Why EIS Education is Unique!
Encouraging the next generation to Dream, Imagine, and Create is a thrilling opportunity for an educator. Making science fact from science fiction paves the way towards achieving these goals. For a truly unique experience in space education, Enterprise In Space Education (EIS ED) is the place to start an extra-terrestrial journey.
As part of the entrepreneurial “new space” (non-governmental) movement, EIS ED is creating space education opportunities and activities for world-wide student and educator participation. Where else can such an out of this world robust interdisciplinary, multi-layered learning experience come to you?
Submitting an experiment for orbit is open to all students, at all grade levels (K-university), from any discipline, worldwide. EIS is looking for students to be more than science visionaries and make ideas a reality. EIS is boldly encouraging students to embrace experiments involving music, art, history, and disciplines other than science.
EIS ED offers some exciting tools to use in the classroom that engage students to work in and enjoy learning through Science, Technology, Engineering, Arts (creative & liberal) and Mathematics (STEAM) experiences! Experiments and activities developed for the low-Earth orbit space environment not only benefit science research, but can also open up the imagination to further ends. They open the doors for creative and liberal art projects, space law, health/fitness for spaceflight sports, and space fashion, to name a few. Spacefarers in our lifetime will need all these skills as they live, work, and play in space.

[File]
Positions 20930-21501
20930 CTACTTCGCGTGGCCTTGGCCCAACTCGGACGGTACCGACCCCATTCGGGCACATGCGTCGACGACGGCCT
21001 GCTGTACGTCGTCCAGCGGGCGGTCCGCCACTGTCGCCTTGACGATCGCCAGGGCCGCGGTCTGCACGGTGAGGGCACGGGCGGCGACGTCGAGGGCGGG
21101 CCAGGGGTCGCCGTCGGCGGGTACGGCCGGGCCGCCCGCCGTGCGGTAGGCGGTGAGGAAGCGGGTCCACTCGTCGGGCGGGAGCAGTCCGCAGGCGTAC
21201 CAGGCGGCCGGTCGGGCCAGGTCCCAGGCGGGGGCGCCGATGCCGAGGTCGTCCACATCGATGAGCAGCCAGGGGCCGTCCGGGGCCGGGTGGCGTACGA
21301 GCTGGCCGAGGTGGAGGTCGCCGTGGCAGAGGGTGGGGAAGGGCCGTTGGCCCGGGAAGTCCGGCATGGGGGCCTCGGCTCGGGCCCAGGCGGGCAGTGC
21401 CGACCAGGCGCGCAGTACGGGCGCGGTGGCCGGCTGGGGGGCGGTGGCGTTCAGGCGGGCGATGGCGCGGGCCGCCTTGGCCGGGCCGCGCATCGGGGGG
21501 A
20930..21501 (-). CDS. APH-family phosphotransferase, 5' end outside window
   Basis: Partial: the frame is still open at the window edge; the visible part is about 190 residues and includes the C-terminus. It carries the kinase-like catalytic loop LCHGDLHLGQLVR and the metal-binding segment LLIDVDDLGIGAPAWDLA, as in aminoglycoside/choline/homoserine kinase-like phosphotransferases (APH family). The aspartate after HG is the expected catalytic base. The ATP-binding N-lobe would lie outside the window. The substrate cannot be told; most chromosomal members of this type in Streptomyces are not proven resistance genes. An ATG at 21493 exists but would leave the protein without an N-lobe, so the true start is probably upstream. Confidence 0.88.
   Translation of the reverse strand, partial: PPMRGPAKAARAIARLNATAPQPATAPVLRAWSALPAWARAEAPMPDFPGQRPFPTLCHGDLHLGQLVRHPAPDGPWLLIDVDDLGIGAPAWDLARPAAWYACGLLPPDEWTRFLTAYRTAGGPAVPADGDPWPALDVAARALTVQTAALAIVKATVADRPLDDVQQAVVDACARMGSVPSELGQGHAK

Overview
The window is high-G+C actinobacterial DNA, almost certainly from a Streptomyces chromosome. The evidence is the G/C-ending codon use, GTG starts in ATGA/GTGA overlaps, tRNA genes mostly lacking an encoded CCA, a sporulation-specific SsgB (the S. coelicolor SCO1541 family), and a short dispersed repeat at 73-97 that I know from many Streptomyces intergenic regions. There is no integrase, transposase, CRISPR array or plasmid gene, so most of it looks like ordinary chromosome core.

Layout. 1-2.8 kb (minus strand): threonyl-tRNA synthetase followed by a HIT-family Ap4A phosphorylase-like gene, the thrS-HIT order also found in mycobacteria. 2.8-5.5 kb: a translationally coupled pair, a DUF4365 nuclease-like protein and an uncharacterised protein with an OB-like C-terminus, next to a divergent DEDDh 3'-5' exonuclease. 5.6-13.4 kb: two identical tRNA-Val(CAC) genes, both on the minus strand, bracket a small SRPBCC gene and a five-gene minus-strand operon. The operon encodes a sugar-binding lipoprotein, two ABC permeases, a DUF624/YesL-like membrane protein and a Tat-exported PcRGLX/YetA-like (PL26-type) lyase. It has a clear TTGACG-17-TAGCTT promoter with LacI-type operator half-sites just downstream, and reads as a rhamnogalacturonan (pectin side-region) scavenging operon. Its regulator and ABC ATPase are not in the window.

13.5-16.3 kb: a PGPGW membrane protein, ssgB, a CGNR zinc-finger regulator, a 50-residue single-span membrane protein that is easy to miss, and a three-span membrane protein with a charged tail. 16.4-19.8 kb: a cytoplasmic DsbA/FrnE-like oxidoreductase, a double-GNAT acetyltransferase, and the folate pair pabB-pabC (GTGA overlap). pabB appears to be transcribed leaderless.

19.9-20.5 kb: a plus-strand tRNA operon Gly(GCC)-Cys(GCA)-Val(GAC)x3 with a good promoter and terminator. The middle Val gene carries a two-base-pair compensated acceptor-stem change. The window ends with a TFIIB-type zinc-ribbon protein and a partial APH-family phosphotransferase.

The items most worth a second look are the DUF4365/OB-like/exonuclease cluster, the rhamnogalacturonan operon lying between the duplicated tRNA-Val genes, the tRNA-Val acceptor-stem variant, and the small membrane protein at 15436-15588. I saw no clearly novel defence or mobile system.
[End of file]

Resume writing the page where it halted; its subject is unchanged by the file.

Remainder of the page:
STEAM education within EIS ED programs provides students with important life-skill experiences and interdisciplinary, real-world, integrated learning that can later be applied to their adult and/or professional lives. Students will have the chance to create projects and experiments that will fly on or with the NSS Enterprise orbiter, engage their community, and collaborate with others around the world! Students are only limited by the scope of their imagination. With EIS ED, the unique environment of space is a student’s classroom.
EIS Student Flight Experiment Opportunities offer students the prospect to learn and engage at various levels of ability, while practicing and polishing a variety of educational skills that include, but are not limited to, written/oral presentation, critical/analytical thinking, leadership, teamwork, and a host of other skills.
A Quick Look at EIS Educational Advantages
- EIS ED offers zero flight cost to students.
- EIS ED offers grade level-based, multi-round project and experiment competitions. Projects and experiments are chosen through a competitive process, and in some contest categories, there may be several rounds of winners. Flight experiments will typically be chosen based on two rounds: a written submission and oral presentation.
- EIS ED offers four levels of experiment types that include:
– passive (non-powered)
– interior active (powered)
– exterior active (powered)
– free-flyer (active outside and unattached to the orbiter)